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The Frenzy Brothers

Monday, January 1, 2007

It's 1992.  I am going to grad school and working at Elderly Instruments, and I am seriously unhappy playing electric bass in a college bar band.  A few guys come into the store and ask me if they know somebody who could play string bass in a folk/old-time/bluegrass band.  That's the day I joined The Frenzy Brothers.

Early on, the Frenzies actually practiced.  We often did this on Tim's front porch.  I played bass and some guitar.  Dennis Nairn was the primary guitar player; Jim Hall played mando, fiddle, guitar, and harmonica.  Tim Nault was the banjo player.

Timmy had two wonderful Bart Reiter banjos.  One was a White Laydie, the other an internal resonator.  They were his prized possesions and he treated them like gold.

Tim was a Navy Vet and he ran his own word processing/desktop publishing business.  He had a number of professional associations as clients; this was before everyone and their grandparents had a computer.  During the time I knew him, business got rough for Tim.  And his health deteriorated.  He had a wonderful deep voice, and he smoked like a chimney.

I remember Tim being a great dad--one of the many reasons he left the band was to be more involved coaching his son's baseball team.  He also kept up this 100 year old house in Lansing.  He was a handy guy--he could fix or paint anything (picked up the painting in the Navy).

I played with the Frenzies every Monday night from 1993-1998 at a very cool restaurant called the Traveler's Club International Restaurant and Tuba Museum in Okemos, MI:

Pay for the gig was a meal (for me, usually a buffalo burger or fried filafel), a chocholate malt, and 1/4 of the tips.  The owner of the place is a musician, so he always treated us well.  In fact, he's the guy who restored my 1911 Czech factory bass.

After I moved to Flint and got married, I dwindled off with the Frenzies.  They all play regularly in the Lansing area, except for Timmy.  Tim died a few years ago, and the three of us got together to play a set at his funeral.  It was a really moving experience.

The Tunes

I've posted 5 Frenzy Brothers tunes to the site.  These were all converted from cassettes I've had in a box in the basement.  In every case, these were living room recording sessions with a few mics and ordinary hi-fi gear; nothing fancy.

Sally Ann:  The first tune I posted is Sally Ann--Craig wanted to hear more of it.  You can hear Tim's banjo pretty good here.  Toward the end, we all sing the verse "Pork fat makes my chicken tan," which I heard on a recording by the Horseflies.  I think that's hysterical.

Glendale Train/Know You Rider:  The Frenzies had this Greatful Dead bluegrass thing going that wasn't exactly my thing, but this was fun to play. Timmy had a great time with this tune, and everytime somebody added that "Aw, that's bad!" part we'd all tear up.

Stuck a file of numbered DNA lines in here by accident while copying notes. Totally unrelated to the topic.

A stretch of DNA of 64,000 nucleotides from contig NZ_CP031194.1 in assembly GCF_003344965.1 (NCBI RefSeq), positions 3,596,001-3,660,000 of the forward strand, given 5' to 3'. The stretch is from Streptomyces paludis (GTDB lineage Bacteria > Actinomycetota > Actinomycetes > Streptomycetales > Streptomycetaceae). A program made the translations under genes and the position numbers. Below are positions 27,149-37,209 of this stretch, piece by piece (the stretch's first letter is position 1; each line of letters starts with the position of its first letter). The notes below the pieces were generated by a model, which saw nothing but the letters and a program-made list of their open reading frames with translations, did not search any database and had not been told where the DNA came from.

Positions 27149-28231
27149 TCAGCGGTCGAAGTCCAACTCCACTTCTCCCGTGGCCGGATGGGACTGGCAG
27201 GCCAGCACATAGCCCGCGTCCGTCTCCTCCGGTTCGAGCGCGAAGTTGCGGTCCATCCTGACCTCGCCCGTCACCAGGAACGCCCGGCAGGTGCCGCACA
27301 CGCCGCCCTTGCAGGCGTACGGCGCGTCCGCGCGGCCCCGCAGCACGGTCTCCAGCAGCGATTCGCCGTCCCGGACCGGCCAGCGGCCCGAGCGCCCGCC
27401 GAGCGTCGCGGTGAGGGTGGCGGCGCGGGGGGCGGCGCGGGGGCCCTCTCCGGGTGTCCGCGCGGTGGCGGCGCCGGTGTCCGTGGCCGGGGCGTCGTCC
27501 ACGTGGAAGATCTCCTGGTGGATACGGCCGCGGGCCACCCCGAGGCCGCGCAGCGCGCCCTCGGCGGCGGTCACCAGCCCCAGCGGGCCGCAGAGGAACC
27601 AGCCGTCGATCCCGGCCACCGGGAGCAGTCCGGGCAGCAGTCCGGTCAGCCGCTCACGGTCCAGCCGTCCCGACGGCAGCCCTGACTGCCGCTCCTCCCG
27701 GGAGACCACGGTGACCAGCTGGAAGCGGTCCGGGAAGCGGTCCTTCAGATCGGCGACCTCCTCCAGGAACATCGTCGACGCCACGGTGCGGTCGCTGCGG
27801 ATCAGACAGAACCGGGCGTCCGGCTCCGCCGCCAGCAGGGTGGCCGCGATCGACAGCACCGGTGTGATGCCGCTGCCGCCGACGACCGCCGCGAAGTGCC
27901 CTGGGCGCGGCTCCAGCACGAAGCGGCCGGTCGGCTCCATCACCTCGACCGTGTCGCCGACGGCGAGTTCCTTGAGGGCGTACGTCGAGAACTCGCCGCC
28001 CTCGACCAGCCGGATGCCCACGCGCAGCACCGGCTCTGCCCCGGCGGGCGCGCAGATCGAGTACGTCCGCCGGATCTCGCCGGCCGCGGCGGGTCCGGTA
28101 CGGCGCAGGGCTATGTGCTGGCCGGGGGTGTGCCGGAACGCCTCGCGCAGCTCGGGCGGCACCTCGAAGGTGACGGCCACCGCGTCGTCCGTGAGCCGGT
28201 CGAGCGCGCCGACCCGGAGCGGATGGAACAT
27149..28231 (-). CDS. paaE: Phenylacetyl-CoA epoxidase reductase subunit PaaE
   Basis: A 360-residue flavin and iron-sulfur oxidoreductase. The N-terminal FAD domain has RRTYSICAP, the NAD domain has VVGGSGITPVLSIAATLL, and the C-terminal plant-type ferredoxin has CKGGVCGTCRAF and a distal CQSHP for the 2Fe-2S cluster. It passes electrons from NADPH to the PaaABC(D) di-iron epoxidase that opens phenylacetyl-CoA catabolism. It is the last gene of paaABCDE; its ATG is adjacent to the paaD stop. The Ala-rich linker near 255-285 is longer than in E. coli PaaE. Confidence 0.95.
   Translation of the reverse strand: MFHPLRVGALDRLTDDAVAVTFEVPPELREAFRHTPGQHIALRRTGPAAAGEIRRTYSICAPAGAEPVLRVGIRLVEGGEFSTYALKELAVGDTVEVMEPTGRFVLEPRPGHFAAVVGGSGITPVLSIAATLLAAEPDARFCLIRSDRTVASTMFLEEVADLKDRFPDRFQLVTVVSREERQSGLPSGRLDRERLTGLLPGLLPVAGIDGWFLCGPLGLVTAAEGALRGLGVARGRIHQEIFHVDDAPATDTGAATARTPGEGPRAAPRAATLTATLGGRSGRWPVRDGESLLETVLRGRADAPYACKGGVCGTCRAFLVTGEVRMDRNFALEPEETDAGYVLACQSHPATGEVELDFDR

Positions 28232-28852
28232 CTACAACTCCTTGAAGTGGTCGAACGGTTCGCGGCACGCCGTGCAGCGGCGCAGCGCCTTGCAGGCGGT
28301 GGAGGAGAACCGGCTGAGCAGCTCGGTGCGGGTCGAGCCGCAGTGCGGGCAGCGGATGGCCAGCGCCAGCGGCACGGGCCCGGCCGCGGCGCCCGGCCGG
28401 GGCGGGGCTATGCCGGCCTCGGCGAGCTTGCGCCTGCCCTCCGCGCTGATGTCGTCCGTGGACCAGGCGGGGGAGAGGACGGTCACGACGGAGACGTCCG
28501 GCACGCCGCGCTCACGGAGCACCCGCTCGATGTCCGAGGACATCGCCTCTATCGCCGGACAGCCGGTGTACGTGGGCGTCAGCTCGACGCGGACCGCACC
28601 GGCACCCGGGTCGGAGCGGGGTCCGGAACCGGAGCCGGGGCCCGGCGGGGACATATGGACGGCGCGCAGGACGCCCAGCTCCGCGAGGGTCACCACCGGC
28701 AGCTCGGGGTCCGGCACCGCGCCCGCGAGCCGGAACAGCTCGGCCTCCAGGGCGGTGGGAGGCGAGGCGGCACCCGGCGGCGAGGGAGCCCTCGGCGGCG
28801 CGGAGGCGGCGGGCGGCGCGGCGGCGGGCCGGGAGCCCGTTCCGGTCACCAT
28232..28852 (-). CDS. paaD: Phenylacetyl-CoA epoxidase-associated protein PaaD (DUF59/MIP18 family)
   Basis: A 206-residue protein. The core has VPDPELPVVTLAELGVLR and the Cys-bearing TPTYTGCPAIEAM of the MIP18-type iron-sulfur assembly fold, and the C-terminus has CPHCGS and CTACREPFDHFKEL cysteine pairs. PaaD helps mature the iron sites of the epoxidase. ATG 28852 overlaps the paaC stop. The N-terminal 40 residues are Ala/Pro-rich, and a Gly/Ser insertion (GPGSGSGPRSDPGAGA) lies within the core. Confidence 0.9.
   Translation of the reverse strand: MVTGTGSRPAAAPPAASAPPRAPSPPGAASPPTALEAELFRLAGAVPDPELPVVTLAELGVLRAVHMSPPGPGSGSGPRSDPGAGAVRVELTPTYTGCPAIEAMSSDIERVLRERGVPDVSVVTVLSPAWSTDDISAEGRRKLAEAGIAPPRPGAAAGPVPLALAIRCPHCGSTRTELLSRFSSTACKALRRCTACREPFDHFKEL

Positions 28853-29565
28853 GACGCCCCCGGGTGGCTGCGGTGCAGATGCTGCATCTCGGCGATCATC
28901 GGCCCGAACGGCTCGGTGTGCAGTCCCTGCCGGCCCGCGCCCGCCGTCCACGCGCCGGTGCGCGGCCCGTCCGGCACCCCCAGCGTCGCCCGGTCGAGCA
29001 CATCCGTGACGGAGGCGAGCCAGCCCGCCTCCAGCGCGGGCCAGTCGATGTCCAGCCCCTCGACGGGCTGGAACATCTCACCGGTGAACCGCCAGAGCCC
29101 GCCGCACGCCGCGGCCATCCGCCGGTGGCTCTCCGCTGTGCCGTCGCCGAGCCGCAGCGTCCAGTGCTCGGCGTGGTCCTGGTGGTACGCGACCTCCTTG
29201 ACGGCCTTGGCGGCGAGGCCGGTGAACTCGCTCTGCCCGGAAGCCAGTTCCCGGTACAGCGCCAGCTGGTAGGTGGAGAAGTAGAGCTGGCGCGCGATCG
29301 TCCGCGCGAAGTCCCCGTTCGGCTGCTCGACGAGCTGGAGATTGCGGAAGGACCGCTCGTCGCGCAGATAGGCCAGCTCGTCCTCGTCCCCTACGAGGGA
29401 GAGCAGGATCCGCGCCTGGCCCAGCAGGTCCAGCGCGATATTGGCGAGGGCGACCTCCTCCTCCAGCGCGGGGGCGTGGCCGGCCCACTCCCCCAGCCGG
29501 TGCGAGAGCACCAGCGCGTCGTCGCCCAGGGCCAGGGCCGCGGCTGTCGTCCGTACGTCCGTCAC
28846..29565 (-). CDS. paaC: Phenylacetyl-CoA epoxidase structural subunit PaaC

Boatman/Roscoe:  This was a transition tune for me; when Timmy left the band, I got drafted on banjo. I used to begin this tune on tinwhistle and end it on bass. Here I switch to banjo, and I'm late coming in!  I've never been a good whistle player, but I love the breathy tone of the Shaw "D" whistle I play here.

Late Last Night:  The Frenzy Bros. circa 1995 doing one of my favorite Uncle Dave Macon tunes. Timmy on banjo. Yeah, the "knock, knock" on the side of my bass is pretty hambone, but it's all fun...  This is classic Frenzy Brothers.

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Playing Since: 1994
Experience Level: Novice

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Occupation: college administrator

Gender: Male
Age: 51

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I enjoy most music. My banjo interest is exclusively old-timey, and that's why I joined this site. I love the Skillet Lickers, Uncle Dave Macon, Earl Johnson and the Clodhoppers, the New Lost City Ramblers, and the Holy Modal Rounders. My favorite banjo players are Fred Cockerham, Tommy Jarrell, Bob Carlin, Paul Brown, Joel Mabus, Bruce Molsky, and all kinds of others. I'm also a HUGE fan of Curtis Eller's American Circus. Curtis is one of my oldest pals in the world, and the first banjo player I ever met.

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Created 12/26/2006
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I play clawhammer banjo, as well as flatpick some guitar and string bass. I love country fiddle tunes and songs along the lines of the 1920s and 1930s "old-time" and "hillbilly" recordings by The Skillet Lickers, The Carter Family, Uncle Dave Macon, Earl Johnson, The Stripling Bros, etc. I'm not actively playing banjo these days, and my presence here is kind of inactive. I'll always keep my banjo, though, and you can bet I'll be back here some day.

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